The earliest license plates on U.S. cars were made of wood, leather or even porcelain. By the time plates were standardized in size — 12 inches by 6 inches — almost all were made of steel. States later switched to aluminum, a more expensive material that is much cheaper to mail and doesn’t rust.
Today, many states have begun producing thermal-printed, flat plates on vinyl.
The primary purpose of license plates is to provide a unique identifier that connects every vehicle to a registered owner. They make enforcement of tolls, border crossing, parking regulations and other traffic laws possible, assist in identifying vehicles used in crimes or involved in hit-and-run accidents, and their reflective surface improves nighttime visibility.
Penalties for violating the two-plate law range from fix-it tickets to fines of up to $200 in Texas.
Assuming there is a valid registration for the vehicle, tickets for missing license plates generally do not go on the driver’s motor vehicle record as a moving violation and are thus unseen by auto insurance companies. They should not affect your car insurance rates.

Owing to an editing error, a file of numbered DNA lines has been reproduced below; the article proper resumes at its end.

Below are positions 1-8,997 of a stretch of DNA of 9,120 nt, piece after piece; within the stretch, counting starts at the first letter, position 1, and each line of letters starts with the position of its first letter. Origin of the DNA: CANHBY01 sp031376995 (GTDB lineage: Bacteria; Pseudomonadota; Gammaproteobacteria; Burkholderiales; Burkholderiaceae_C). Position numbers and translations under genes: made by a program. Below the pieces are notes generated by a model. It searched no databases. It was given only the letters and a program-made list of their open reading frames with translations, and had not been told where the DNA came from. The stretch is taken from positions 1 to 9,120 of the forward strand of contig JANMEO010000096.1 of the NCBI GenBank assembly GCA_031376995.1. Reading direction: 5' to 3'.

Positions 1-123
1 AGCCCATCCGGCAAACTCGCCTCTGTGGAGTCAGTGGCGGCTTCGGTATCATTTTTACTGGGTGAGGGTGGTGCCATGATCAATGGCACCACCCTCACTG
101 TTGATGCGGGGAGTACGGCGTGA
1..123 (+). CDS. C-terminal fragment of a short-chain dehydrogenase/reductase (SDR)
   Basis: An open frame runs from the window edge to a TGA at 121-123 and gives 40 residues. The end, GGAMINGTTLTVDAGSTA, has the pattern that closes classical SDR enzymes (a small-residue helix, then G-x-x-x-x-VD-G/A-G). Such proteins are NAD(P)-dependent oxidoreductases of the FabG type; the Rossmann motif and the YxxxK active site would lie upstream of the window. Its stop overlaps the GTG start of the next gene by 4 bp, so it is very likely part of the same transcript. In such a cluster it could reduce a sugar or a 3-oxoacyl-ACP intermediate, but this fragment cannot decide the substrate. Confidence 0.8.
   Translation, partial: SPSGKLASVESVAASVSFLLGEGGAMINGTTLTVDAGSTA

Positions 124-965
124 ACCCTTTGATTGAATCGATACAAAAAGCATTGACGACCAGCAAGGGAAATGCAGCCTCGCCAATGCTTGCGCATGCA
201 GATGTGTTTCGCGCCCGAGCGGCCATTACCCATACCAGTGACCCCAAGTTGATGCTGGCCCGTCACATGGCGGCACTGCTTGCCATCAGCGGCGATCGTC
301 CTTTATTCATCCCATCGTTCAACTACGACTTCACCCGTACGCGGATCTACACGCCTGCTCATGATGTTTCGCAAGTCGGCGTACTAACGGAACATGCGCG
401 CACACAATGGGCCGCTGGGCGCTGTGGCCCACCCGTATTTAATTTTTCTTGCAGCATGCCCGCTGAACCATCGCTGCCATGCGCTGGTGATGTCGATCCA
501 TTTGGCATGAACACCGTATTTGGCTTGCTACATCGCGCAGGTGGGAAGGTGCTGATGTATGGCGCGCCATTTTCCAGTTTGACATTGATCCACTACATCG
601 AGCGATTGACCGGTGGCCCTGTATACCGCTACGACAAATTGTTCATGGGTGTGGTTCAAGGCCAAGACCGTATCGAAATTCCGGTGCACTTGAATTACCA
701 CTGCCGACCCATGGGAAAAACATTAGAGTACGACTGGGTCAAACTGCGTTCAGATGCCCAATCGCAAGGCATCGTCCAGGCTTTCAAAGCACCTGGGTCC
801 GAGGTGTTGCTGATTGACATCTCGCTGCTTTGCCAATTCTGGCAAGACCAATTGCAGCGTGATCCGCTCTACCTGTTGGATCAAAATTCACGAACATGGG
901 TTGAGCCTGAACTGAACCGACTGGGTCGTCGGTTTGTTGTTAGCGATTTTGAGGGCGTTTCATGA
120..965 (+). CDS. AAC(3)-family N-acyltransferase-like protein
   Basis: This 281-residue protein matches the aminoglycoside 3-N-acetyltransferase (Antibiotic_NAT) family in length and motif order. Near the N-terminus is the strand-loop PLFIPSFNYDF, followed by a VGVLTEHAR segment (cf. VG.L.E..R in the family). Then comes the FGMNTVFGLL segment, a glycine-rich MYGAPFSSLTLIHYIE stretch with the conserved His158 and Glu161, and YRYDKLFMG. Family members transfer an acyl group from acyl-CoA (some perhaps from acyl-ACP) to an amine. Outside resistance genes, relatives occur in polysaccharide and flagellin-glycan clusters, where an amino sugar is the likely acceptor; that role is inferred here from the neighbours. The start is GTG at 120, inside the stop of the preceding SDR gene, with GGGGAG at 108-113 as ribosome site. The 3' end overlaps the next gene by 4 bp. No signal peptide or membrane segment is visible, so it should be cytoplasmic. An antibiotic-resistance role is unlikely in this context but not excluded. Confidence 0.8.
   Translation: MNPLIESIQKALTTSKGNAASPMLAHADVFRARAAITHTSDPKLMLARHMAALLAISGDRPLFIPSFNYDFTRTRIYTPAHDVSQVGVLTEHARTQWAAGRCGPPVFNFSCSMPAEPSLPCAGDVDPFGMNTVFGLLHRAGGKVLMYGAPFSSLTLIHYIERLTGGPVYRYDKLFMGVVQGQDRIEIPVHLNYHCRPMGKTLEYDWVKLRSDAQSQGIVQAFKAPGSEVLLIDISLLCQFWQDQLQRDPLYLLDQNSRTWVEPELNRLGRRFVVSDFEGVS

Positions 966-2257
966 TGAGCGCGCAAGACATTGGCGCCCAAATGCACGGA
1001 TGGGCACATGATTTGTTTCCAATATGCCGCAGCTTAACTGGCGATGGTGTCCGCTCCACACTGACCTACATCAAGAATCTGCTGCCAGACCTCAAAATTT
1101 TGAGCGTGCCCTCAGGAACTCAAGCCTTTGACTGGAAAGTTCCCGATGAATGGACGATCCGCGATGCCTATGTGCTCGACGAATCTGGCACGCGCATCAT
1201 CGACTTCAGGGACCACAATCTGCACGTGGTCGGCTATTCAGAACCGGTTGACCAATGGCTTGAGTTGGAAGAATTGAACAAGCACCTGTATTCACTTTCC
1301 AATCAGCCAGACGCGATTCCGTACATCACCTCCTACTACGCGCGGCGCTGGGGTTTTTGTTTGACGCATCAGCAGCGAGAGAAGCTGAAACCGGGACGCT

But don’t ignore the ticket; it could lead to a suspended driver’s license for administrative reasons and send your rates through the roof.
States that require front license plates
- District of Columbia
- New Hampshire
- New Jersey
- New York
- North Dakota
- Rhode Island
- South Dakota
*Vehicles in Nevada that do not have a designated mounting position for a front plate are not required to use one.
In addition, these border provinces in Canada require two plates:
- British Columbia
- New Brunswick
These border states in Mexico require two plates:
- Baja California Norte
- Baja California Sur
*If the resident lives within 20 miles of the U.S. border
States that don’t require front plates
- New Mexico
- North Carolina
- South Carolina
- West Virginia
— Michelle Megna contributed to this story.